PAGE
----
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Mental health at work

Apr 19, 2019
By Christine Celio
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Updated April 19, 2018.

How comfortable are you discussing your health at work? If you were coping with an illness, would you feel at ease telling your boss? What if the issue wasn’t a physical problem but a mental one?

Although approximately 44 million adults in America are dealing with some form of mental illness, many are hesitant to disclose their conditions to employers. In fact, despite the fact that half of all employees in a recent survey said they would want to help a coworker coping with mental illness, nearly four out of 10 wouldn’t disclose their own mental health problem to a manager.

Why is mental illness a secret?

The study, published in the International Journal of Occupational and Environmental Medicine, found that of the 38 percent of employees who would not confide in their manager, more than half were afraid the confession would affect their careers. Other reasons for not disclosing a mental health issue included observing the bad experiences of others who had come forward, and the fear of losing friends.

Mental health issues can profoundly impact employees both personally and professionally. Survey respondents who did choose to disclose their illness at work said key factors in their decision included a positive relationship with their manager and supportive organizational policies. Although it’s against the law for employers to inquire about mental illness, there are crucial steps that those in leadership positions can take to ensure a safe working environment that doesn’t stigmatize mental health issues.

According to a 2007 CDC report, even though the vast majority of all respondents agreed that treatment can benefit those with mental health issues, only 25 percent of adults who actually suffered mental health symptoms believed others would be caring and sympathetic toward them. This insecurity and fear of stigma can impact a person’s decision to seek care, and create a major barrier to treatment. Ideally, every office should offer supportive policies and resources that empower and enable employees to seek help if necessary, without judgment or fear of repercussions.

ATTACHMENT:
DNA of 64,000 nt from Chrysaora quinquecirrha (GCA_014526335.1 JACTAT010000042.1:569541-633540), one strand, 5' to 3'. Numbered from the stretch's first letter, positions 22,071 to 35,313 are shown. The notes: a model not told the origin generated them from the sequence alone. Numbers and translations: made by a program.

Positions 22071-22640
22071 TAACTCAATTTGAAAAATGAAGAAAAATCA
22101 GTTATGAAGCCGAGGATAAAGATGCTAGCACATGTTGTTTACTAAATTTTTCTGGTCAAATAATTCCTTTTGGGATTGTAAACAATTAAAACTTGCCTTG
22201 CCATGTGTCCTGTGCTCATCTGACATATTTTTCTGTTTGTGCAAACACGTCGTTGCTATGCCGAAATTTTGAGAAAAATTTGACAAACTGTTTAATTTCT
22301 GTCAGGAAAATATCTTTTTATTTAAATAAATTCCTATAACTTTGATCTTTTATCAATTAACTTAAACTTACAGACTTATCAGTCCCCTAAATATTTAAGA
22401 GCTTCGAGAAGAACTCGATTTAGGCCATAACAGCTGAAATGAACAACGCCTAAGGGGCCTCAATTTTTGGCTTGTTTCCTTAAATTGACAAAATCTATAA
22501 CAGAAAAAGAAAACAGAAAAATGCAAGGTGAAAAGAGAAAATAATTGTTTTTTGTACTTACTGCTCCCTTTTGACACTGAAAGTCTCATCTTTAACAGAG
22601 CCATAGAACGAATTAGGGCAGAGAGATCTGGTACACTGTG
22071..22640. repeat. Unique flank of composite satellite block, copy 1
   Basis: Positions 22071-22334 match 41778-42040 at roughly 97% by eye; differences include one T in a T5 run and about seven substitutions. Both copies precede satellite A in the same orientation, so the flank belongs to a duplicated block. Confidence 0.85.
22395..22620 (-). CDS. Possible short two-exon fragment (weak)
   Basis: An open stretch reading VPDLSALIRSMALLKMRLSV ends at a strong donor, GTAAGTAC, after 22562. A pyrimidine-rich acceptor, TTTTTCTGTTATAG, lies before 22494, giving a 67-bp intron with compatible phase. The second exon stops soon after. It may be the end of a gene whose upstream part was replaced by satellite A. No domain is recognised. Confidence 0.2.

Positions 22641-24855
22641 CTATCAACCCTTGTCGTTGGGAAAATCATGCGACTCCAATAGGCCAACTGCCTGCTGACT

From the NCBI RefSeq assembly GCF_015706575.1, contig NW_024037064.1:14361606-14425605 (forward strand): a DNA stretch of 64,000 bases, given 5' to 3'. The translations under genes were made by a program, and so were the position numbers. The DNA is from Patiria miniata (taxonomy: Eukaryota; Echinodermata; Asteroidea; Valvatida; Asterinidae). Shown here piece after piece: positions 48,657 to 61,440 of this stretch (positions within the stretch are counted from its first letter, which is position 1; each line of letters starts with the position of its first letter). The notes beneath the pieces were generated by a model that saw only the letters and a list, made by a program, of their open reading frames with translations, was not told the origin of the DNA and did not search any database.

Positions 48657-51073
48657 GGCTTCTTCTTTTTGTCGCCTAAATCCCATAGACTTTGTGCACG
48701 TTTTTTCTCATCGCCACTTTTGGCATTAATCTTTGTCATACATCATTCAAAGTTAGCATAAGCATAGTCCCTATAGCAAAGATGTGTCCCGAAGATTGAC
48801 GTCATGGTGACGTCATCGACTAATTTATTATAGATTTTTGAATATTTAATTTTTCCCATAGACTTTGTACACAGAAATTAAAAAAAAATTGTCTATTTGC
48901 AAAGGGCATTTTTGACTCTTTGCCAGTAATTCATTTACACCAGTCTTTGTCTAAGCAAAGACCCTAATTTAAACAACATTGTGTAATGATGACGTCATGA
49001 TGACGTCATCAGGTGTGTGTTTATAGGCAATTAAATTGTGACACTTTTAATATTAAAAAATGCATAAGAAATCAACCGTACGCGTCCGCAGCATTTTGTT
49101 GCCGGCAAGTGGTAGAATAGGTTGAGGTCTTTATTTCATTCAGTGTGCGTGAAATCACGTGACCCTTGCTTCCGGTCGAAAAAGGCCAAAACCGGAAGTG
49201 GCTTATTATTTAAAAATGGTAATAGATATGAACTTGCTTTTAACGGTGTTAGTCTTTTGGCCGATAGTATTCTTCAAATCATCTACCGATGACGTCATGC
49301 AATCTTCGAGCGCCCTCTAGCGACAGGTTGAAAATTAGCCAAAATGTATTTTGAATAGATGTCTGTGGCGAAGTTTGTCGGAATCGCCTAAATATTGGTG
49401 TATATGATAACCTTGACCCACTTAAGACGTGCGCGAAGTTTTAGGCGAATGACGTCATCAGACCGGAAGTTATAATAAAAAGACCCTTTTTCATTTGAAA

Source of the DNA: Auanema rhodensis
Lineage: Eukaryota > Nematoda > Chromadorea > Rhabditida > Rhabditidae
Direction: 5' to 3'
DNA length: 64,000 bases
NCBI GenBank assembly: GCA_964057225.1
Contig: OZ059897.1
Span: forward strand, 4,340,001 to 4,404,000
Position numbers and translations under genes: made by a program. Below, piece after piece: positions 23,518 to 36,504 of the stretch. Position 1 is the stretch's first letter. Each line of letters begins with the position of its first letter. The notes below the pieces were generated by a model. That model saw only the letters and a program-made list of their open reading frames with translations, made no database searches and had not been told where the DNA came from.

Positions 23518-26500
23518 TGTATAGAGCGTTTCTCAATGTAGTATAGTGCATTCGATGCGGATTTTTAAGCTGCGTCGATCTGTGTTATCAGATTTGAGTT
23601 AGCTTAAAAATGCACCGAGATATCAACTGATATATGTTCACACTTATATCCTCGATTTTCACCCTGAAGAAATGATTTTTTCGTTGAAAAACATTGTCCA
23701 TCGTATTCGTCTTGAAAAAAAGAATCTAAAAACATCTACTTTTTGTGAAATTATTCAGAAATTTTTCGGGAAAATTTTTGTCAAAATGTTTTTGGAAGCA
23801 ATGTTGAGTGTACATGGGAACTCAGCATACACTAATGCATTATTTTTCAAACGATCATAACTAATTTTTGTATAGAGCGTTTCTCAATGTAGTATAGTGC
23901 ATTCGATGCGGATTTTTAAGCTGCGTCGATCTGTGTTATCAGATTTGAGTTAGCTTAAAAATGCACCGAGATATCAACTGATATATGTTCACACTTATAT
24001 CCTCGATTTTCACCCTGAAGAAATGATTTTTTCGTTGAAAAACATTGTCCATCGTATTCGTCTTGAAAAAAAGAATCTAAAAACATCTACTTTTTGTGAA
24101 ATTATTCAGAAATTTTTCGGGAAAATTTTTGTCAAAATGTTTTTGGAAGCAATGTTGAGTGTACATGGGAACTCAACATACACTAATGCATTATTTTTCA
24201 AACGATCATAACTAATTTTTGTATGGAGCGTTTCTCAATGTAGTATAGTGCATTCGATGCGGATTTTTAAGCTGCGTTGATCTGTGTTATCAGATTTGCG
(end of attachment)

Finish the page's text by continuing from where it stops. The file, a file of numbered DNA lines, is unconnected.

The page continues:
What can employers do to help?

Unless an employee feels comfortable disclosing his or her mental illness at work, it can be difficult to seek and receive treatment. While the ultimate decision lies with the employee, employers can take some important steps to foster a welcoming, judgment-free work environment. Here are some ways higher-ups can help:

  • Facilitate positive, open relationships between managers and co-workers. Invest in properly training managers to be compassionate, empathetic, and open, and encouraging coworkers to be supportive of one another.
  • Lead by example. If you encourage workers to balance work life and personal life, do the same. A Harvard global study of 19,000 employees found that only a quarter believed their boss lived a balanced and sustainable lifestyle. Those employees were 52 percent more engaged and 77 percent more satisfied at work.